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Listeners might expect an album full of whimsical tales and intriguing musical ideas from The Decemberists; however their latest album I’ll Be Your Girl seems suffused with apathy and despair, leaving little room for fun and whimsy. When asked how to describe the album, lead singer and principal songwriter Colin Meloy, an ardent atheist, describes the mood of the album as "exuberant nihilism, an apocalyptic dance party.”   

The band has achieved that vision. The very first words sung by Meloy in the opening track “Once in My Life” form a hyperbolic lament: “Oh for once in my life, could something go right?” and this pessimism permeates the rest of the album. The nihilistic themes explored include meaningless work (“Cutting Stone”), suicide (“Sucker’s Prayer”), murder (“Severed”), and early death (“We All Die Young”). Yet the music itself borrows from the optimism of past musical decades, including glam rock and synthpop (“Severed”), disco (“Everything Is Awful”), and even the early rock sounds developed by the Beatles (“Early Ghost”).

One song that seems more fitting for one of their earlier albums is “Rusalka, Rusalka/Wild Rushes,” an eight-minute epic based on an Eastern-European folktale. The Decemberists take their time to tell an intriguing and tragic love story, using their instruments as storytelling tools that draw the listener close. 

It’s hard to walk away from this album with an optimistic view of the world, and listeners should be aware of how this album is impacting their thoughts and mood. While some might find solidarity in the face of sadness or pain, the celebration of hopeless and nihilistic ideology has the potential to negatively impact the hope and faith of Christians.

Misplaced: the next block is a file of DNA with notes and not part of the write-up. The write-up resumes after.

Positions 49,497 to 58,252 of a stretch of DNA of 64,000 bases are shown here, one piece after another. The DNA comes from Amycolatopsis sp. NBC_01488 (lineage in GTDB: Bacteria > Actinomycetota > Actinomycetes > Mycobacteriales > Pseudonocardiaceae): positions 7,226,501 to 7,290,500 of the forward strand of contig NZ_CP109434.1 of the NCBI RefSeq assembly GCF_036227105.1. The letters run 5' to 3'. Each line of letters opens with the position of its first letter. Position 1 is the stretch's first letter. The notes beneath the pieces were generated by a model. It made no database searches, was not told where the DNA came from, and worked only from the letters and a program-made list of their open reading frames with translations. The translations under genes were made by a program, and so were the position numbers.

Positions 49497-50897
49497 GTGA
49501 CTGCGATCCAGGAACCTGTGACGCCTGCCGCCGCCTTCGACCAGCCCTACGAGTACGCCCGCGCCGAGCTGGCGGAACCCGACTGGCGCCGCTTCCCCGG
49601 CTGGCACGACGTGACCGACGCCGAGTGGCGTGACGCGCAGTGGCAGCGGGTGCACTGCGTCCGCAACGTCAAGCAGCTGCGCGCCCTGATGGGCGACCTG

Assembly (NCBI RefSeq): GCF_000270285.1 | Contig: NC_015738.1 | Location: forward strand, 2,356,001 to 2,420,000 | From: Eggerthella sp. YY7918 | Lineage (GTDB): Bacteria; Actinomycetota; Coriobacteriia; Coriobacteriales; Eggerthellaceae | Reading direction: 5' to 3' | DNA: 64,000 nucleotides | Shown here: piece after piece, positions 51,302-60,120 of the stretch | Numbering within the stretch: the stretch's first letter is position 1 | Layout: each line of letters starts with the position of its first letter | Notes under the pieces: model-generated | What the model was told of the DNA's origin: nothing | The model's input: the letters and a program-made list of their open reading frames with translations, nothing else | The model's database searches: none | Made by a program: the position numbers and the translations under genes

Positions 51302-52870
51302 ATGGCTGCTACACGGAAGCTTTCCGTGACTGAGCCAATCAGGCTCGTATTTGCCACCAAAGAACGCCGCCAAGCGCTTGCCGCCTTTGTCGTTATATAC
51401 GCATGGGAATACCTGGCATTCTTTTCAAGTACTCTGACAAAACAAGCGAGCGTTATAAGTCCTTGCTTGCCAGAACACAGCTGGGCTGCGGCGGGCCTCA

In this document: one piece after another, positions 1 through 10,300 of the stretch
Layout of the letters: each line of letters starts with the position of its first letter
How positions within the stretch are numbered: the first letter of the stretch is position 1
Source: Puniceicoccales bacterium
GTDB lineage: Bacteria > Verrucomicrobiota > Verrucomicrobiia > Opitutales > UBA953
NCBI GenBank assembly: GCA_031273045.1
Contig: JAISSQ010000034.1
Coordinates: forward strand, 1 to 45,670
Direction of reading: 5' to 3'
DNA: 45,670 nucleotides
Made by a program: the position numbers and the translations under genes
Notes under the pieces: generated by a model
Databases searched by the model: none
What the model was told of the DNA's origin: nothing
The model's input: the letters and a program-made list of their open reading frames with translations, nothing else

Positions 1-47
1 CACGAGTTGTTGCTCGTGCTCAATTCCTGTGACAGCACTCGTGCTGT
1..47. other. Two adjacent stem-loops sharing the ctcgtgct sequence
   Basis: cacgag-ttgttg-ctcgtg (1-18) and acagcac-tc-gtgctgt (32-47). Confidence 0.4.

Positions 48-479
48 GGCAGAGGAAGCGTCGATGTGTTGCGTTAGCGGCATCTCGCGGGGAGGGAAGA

In “We All Die Young,” Meloy sings:
And it came to pass when everything had ended
The world was just a grubby balloon
And I spoke up, said "sorry if I've offended"
This voice came from the back of the room
Oh, screaming from the back of the room
It said: “We all die young”

The nihilistic ideology, defined by the Oxford Dictionary as “the rejection of all religious and moral principles, in the belief that life is meaningless,” contradicts the meaning Christians find in the life and teachings of Jesus. Unlike the creation-fall-redemption narrative in which a loving God restores and creates a new earth free of pain and suffering, I’ll Be Your Girl suggests that humanity will end very differently. (Capitol Records)

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